Doc Wright is the owner/craftsman of The Wright Edge, an artisan woodworking business in Dallas, Texas. From start to finish, each piece is handled only by Doc or his business partner including sourcing/cutting down, milling, and drying. He uses locally sourced, 100% regionally native wood. Continue reading →
To stay awake at Daryl’s house requires a lot of caffeine—it must if the box o’ coffee idea he came up with is any indication. Epoxyworks readers may recall his riveting article in issue 40 Dirt Bike Loading Ramp. Daryl is talented, imaginative and loves to build stuff with carbon fiber.
The inspiration hits
Inspiration hit him one day after buying a box o’ coffee (Tim’s Take 12™) from Tim Horton’s® on his way to teach a motorcycle safety class to aspiring scootertrash. Disappointed that the Tim Horton’s boxed coffee didn’t stay warm for as long as he would have liked, he salvaged the Mylar® bag with its built-in cap and built his own insulated coffee box. Continue reading →
Her’es how I got into building self-defense canes: After working for many years as a master plumber, followed by many more at Automotive Concept Studios where I fashioned conceptual car models from clay, I ended up with arthritis and two hip replacements. All the heavy work had caught up with me, leaving me disabled and dependent on a cane. I decided to leave Michigan during the winter months and move to Zephyrhills, Florida. I settled in and started looking for an activity to do, maybe metal detecting, fishing or golf.
Downtown, I happened by a martial arts school and stopped in to watch a class. Afterward, the owner (Master Gary Hernández) and one of the instructors (Ms. Karuna) introduced themselves to me. Both have 4th-degree black belts. I explained my health issues: limited mobility and the need to use a cane. They outlined a class Master Hernández teaches in Cane-Fu®, which is specifically beneficial to someone in my situation. Continue reading →
Using WEST SYSTEM Epoxy Resin and fiberglass products, I have created numerous helmets, props, and pieces of armor for costuming and cosplay. Cosplay means to dress up as a character from a book, movie, or video game. Employing unorthodox and oft times experimental methods, I have kept costs low and my creativity heightened.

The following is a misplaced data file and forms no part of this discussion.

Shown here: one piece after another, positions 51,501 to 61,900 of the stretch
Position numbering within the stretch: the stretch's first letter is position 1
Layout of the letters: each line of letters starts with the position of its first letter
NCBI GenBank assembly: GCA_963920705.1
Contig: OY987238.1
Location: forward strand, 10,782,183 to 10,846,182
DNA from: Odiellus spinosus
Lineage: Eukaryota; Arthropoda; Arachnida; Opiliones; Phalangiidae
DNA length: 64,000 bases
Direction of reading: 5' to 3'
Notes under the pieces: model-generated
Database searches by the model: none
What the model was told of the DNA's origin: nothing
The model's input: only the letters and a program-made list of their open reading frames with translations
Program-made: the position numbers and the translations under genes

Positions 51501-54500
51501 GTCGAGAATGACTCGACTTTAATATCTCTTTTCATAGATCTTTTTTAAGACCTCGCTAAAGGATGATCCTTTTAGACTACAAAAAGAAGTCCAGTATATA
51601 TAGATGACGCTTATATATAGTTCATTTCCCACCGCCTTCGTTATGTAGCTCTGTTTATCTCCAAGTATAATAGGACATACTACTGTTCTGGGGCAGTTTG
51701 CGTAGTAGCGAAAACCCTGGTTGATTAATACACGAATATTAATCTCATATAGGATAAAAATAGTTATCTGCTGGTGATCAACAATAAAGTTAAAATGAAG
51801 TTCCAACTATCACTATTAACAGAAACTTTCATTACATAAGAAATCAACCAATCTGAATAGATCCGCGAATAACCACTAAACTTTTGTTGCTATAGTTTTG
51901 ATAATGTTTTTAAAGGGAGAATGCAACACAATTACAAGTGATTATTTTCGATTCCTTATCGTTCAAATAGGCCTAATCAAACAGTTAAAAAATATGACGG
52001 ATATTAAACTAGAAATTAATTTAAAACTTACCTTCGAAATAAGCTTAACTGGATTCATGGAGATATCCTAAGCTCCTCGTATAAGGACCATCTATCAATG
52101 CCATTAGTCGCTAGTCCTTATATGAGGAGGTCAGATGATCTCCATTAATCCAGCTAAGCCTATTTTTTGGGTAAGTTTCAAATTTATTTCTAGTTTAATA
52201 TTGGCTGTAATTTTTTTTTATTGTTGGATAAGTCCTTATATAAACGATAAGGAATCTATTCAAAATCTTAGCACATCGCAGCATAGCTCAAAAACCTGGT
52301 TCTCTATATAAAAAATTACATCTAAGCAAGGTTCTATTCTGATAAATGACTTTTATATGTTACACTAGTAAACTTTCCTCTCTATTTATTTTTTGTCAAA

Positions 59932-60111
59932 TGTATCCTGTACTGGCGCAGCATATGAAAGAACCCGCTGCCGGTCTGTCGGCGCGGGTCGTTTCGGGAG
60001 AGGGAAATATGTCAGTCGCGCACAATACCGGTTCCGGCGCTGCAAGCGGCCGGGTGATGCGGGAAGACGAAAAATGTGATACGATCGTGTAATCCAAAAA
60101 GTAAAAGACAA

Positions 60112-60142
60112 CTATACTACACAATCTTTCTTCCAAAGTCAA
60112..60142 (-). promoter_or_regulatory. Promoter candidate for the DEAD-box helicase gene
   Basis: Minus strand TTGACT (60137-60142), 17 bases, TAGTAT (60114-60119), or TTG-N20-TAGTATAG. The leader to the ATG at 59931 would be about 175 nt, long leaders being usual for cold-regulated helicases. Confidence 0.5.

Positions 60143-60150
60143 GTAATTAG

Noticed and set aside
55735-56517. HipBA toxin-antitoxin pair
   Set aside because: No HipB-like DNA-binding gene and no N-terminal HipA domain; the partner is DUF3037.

Just about anything you dream up can be built with fiberglass. The only real challenge is to get a close initial shape. After that, you can add or remove material with relative ease. As it is impossible to hang fiberglass in the air, you just need something to put those initial layers on. Continue reading →
When Jan Gougeon built Strings in 2010 one of the most interesting features he included, at least from my point of view, was the masthead float. Due to its zeppelin-like shape, this is also called a blimp or a dirigible. The purpose of the float is to make the boat self-rescuing: if the boat tips, the float prevents it from going any farther than lying on its side. The mast and float are then used to right the boat. Jan developed this system when designing the Gougeon-32 back in the late ’80s, so he thought it would work for Strings. Continue reading →
Gadabout came about after the US Navy asked Phil Bolger & Friends Inc. (PB&F) to develop a container-transportable power cruiser. This was a rather irresistible opportunity. We had been developing a modest sequence of design concepts to match a variety of unusual requirements for the Navy. This time they wanted us to design this craft, and manage the prototyping of the project from the earliest stages of construction to final testing. While our design office had never built anything bigger than perhaps 16 feet, we understood the basics of how any design would be built. Continue reading →
Carbon fiber has very high strength-to-weight ratios and higher stiffness compared to many other reinforcing fabrics. These special properties make it ideal for applications in aerospace, automotive, military, and even sporting goods. When combined with a WEST SYSTEM Epoxy it can be used to build high-end composite parts. Continue reading →
I was talking to my friend Blake Rivard about doing something different for his motocross bike. We settled on a carbon fiber airbox (air filter cover). On his bike, the airbox sits just below the handlebars where the gas tank usually is. I started with removing the plastic piece and cleaned it so no dirt would be present in the final product. The original airbox would serve as a mold for the finished piece. Continue reading →
Male Mold Plug and Composite Shell Construction Techniques
By David M. Sianez Ph.D.
After many years of pursuing techniques for male mold plug creation and composite shell construction, I’ve developed a method that is inexpensive and fast. It calls for sheets of rigid foam insulation stacked and screwed in multiple layers to achieve the desired mold shape, then covered with multiple layers of carbon fiber and Kevlar cloth. WEST SYSTEM® Epoxy is used to bond the composite structure and cured at room temperature.
Composite shell construction became a pursuit for me following a visit to the Smithsonian National Museum of American History. While walking through the exhibits I came across a human-powered speed vehicle called The Gold Rush. It had been ridden by cyclist Fast Freddie Markham, the first person to exceed 60 mph on a faired bicycle. Going that fast under human power alone was an idea that challenged me, and later became my passion. Continue reading →
A dirt bike loading ramp is very bulky and heavy but important for loading everything you need in motocross. You can just use a wooden board thick enough to support the weight of your bike, or you can buy expensive aluminum ramps. But I (Daryl) wanted to build one and give it a personal touch, making it lighter and stronger. Continue reading →